METAPHORICALLY SPEAKING

HOW TO USE METAPHORS EFFECTIVELY

Metaphors are the other side of the comparison coin. This is any type of comparison that doesn’t use “like” or “as.”

Whenever we use a metaphor, we are fusing two nouns together, forcing one to become representative of the other. It’s remarkable, and it can hand the reader something that he would not have normally received.

Here’s the meat (metaphor) of it. This scene is pleading for metaphors.

WATCH:
He glanced at me, and I trembled.

OK. What point did I want to get across? I wanted you to believe that she loved looking at him. Since the metaphors are missing, you just have to believe me. The writing itself isn’t credible. Perhaps there was some context before this description that would make you believe it. But, as it is, it’s not believable.

Here’s a better example.

WATCH:
His eyes were the blessing of his gaze, and I trembled at his glance.

Now I don’t even have to say that she loved looking at him because it’s implied within the metaphor: “eyes were the blessing.” We see here that his eyes are directly compared to a blessing.

If we simply say, “He was cute,” then we haven’t gotten our point across. HOW CUTE WAS HE!!!!! That’s where the metaphors come in. In the example above, we have two things that are compared: his eyes and a blessing. We know what eyes are, and we know what a blessing is. Whenever we fuse them together, we have a powerful metaphor!

Here’s another example.

WATCH:
His eyes were the daggers of his gaze, and I trembled at his glance.

WOW! The entire meaning has changed! Now the eyes are compared to daggers, and we notice that the man is to be feared. As writers, we have the ability to be word-chemists (metaphor). We can take whatever we like and make it resemble something else! Amazing!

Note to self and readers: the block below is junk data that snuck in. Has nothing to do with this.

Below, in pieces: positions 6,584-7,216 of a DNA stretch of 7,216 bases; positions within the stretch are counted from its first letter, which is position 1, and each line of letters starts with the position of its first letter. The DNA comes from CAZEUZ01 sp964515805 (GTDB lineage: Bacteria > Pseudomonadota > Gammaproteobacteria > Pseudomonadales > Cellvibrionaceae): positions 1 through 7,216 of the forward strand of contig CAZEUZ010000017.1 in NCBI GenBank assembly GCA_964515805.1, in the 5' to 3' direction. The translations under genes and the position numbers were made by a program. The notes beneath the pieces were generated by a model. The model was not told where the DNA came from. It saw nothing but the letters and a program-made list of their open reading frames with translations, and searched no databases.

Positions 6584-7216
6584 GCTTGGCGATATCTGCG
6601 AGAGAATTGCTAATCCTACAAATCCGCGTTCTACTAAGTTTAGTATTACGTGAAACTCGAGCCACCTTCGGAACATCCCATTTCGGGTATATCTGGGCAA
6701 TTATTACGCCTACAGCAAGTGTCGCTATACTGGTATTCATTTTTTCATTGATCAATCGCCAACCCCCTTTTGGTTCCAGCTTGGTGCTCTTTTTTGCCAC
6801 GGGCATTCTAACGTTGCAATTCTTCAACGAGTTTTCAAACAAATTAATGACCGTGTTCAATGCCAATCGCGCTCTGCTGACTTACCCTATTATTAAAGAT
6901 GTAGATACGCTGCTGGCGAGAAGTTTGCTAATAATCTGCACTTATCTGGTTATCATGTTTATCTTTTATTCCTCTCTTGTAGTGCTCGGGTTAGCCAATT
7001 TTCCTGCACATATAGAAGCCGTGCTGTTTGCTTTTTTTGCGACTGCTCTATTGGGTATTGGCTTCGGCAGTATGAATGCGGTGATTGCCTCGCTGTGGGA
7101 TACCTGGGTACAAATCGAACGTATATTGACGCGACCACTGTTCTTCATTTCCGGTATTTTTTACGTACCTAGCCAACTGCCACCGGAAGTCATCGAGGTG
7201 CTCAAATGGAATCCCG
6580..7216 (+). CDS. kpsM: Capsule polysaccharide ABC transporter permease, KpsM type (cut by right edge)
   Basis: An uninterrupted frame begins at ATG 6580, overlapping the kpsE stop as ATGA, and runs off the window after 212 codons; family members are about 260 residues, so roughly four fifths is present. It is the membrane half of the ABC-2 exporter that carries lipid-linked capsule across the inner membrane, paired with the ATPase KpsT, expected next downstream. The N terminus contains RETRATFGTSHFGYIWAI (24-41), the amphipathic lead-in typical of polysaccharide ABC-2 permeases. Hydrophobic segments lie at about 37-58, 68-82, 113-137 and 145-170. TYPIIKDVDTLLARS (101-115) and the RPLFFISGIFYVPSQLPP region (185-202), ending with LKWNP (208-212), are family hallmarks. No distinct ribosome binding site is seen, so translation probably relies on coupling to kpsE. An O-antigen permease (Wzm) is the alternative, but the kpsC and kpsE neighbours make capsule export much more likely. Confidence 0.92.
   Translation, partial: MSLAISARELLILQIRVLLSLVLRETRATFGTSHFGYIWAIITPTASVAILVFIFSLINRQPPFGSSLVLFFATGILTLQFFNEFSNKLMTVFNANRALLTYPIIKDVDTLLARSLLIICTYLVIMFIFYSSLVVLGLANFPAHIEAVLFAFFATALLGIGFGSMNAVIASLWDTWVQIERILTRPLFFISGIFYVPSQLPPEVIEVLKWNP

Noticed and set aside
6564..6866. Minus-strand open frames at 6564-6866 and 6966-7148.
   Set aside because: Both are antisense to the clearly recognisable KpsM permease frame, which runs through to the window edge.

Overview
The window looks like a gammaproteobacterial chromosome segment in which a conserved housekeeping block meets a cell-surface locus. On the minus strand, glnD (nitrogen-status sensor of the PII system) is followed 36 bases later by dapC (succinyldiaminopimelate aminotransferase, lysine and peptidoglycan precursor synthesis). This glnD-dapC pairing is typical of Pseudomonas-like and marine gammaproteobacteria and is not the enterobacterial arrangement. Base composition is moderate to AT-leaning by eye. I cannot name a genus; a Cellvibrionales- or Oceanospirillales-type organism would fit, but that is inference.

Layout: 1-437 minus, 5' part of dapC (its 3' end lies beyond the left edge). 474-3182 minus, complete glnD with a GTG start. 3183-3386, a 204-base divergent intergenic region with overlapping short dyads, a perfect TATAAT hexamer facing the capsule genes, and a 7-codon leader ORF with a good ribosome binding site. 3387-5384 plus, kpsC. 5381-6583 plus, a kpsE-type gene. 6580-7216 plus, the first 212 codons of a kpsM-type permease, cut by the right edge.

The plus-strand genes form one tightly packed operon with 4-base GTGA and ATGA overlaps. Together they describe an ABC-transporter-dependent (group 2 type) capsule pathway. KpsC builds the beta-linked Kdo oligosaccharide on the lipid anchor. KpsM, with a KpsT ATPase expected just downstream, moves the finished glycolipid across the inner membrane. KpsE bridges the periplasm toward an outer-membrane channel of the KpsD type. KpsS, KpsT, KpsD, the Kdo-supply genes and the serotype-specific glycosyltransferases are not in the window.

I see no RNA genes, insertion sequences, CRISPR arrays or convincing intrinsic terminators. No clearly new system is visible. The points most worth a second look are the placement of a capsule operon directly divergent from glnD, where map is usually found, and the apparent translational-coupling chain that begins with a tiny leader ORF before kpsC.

Here’s the important part! Metaphors must NOT be anachronisms. If we are writing a 17th century western, we can’t say, “Old Jim was amped up.” Amped up is a term that came from the era of electricity. Your narrator would not know that reference.

Here’s a list to watch out for:
He was a COILED WIRE (electric age).
The feeling was ELECTRIC (obvious).
His eyes were GLASSY (make sure your society could produce glass).
TURN that noise down (a radio term).
CRANK it out (make sure your culture uses cranks).
Explosive (make sure explosions are known).

Etc. Etc. Thanks for stopping by. I hope you’ll visit tomorrow.

Advertisements

2 thoughts on “METAPHORICALLY SPEAKING

Please Leave a Reply

Please log in using one of these methods to post your comment:

WordPress.com Logo

You are commenting using your WordPress.com account. Log Out / Change )

Twitter picture

You are commenting using your Twitter account. Log Out / Change )

Facebook photo

You are commenting using your Facebook account. Log Out / Change )

Google+ photo

You are commenting using your Google+ account. Log Out / Change )

Connecting to %s